CHES Graduate Affiliate Melanie Fenton was just awarded a Doctoral Dissertation Improvement Grant from the National Science Foundation to support his research "Contextual and physiological correlates of complex behavioral strategies in primates." Melanie's research investigates aspects of the "third mechanism" added to Darwin's sexual selection theory: sexual conflict. She's currently in the field collecting behavioral and hormonal data on wild olive baboons to test hypotheses about how females respond to coercive versus friendly interactions with males, and ultimately how these interactions affect mating success. Olive baboons are especially useful subjects for such a study because the nature of social relationships between males and females varies tremendously compared to other primates, from close, affiliative bonds to aversive, antagonistic relations.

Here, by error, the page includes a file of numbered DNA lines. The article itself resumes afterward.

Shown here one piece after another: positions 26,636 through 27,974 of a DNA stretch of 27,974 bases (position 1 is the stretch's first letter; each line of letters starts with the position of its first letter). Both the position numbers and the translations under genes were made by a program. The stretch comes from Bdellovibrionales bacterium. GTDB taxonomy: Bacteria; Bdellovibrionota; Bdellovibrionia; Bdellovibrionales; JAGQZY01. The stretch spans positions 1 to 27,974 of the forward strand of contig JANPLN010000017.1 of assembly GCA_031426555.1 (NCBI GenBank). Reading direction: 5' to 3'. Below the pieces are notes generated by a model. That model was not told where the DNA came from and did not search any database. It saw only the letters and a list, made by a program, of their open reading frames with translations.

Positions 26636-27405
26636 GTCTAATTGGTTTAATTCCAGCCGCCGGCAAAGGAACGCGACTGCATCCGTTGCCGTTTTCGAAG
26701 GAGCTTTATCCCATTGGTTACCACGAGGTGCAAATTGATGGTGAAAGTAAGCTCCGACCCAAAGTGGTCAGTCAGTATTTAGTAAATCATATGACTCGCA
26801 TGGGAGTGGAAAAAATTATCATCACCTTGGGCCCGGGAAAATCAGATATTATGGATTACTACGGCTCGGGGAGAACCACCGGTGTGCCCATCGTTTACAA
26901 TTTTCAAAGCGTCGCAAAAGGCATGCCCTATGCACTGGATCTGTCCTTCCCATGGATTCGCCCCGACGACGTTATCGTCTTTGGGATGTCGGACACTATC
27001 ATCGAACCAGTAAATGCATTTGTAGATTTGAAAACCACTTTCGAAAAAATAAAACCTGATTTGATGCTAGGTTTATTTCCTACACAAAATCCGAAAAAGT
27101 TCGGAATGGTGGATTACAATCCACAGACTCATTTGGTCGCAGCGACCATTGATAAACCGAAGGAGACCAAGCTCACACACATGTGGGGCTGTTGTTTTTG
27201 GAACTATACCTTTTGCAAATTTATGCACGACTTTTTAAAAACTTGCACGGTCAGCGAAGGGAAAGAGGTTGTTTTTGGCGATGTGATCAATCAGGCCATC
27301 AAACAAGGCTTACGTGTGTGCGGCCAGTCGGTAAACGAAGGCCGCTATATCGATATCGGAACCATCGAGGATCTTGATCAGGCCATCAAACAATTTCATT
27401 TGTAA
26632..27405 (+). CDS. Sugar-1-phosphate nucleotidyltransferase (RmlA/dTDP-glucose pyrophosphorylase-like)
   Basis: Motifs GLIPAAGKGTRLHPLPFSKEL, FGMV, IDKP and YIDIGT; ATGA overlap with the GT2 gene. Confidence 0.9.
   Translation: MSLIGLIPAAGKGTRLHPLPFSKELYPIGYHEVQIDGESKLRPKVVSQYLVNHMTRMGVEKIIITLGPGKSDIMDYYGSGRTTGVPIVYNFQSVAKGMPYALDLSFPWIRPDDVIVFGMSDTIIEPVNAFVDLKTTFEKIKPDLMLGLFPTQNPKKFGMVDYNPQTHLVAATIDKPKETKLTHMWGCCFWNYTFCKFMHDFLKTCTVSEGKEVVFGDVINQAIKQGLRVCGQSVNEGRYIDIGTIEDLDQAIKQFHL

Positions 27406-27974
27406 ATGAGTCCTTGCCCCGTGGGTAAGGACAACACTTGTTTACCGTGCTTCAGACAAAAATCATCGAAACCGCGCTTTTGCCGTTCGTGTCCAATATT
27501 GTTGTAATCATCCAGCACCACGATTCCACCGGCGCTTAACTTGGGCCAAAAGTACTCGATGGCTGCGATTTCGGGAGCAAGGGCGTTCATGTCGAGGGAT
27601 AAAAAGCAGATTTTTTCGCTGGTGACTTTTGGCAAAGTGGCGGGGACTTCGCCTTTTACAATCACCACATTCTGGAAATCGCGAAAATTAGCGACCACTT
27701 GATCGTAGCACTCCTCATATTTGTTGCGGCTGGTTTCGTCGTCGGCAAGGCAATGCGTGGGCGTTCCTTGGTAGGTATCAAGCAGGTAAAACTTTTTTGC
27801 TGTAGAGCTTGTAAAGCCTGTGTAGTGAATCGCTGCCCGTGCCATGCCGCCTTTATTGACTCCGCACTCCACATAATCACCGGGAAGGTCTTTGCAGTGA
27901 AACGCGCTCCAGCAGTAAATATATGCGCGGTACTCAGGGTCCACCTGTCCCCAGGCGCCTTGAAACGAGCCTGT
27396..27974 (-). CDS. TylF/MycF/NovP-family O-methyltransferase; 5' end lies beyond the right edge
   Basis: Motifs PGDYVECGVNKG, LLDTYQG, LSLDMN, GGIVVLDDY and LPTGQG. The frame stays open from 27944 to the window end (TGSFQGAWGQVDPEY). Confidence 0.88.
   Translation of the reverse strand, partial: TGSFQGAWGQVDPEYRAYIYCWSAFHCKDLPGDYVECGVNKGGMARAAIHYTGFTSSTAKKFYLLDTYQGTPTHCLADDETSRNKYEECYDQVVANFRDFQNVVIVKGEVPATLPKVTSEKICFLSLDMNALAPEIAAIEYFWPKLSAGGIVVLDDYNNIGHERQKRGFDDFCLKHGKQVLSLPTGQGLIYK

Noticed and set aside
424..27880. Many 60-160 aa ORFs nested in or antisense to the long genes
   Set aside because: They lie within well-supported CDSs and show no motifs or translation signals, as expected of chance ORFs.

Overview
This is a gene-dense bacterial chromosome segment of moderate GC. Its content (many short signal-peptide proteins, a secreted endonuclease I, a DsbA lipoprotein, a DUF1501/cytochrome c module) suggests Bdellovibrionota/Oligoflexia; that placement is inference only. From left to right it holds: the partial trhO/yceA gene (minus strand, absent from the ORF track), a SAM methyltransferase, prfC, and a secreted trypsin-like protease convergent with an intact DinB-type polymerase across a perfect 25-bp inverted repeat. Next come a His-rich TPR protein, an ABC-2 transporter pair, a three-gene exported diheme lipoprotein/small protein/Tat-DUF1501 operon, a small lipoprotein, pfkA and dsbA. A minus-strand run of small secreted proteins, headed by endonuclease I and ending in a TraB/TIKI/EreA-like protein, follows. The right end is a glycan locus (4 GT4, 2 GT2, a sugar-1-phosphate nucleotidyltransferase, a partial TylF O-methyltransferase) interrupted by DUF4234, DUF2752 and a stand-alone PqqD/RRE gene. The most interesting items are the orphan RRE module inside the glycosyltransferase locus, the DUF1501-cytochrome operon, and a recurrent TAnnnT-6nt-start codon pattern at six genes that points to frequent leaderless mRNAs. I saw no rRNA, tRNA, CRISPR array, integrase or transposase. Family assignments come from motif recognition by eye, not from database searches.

The broader impacts of Melanie's research include undergraduate laboratory training here at Rutgers as well as a major project promoting education of Kenyan school children about conservation and human-wildlife conflict in their country and globally. Working with a Kenyan scientist and local conservation organizations, Melanie will be regularly visiting several primary schools in Kenya over the course of her 18-month study, doing exercises with the students and assessing their effectiveness in achieving the educational goals she has set.
As a recipient of the CHES Albert Fellows Dissertation Research Award, further details of Melanie's study can be found here.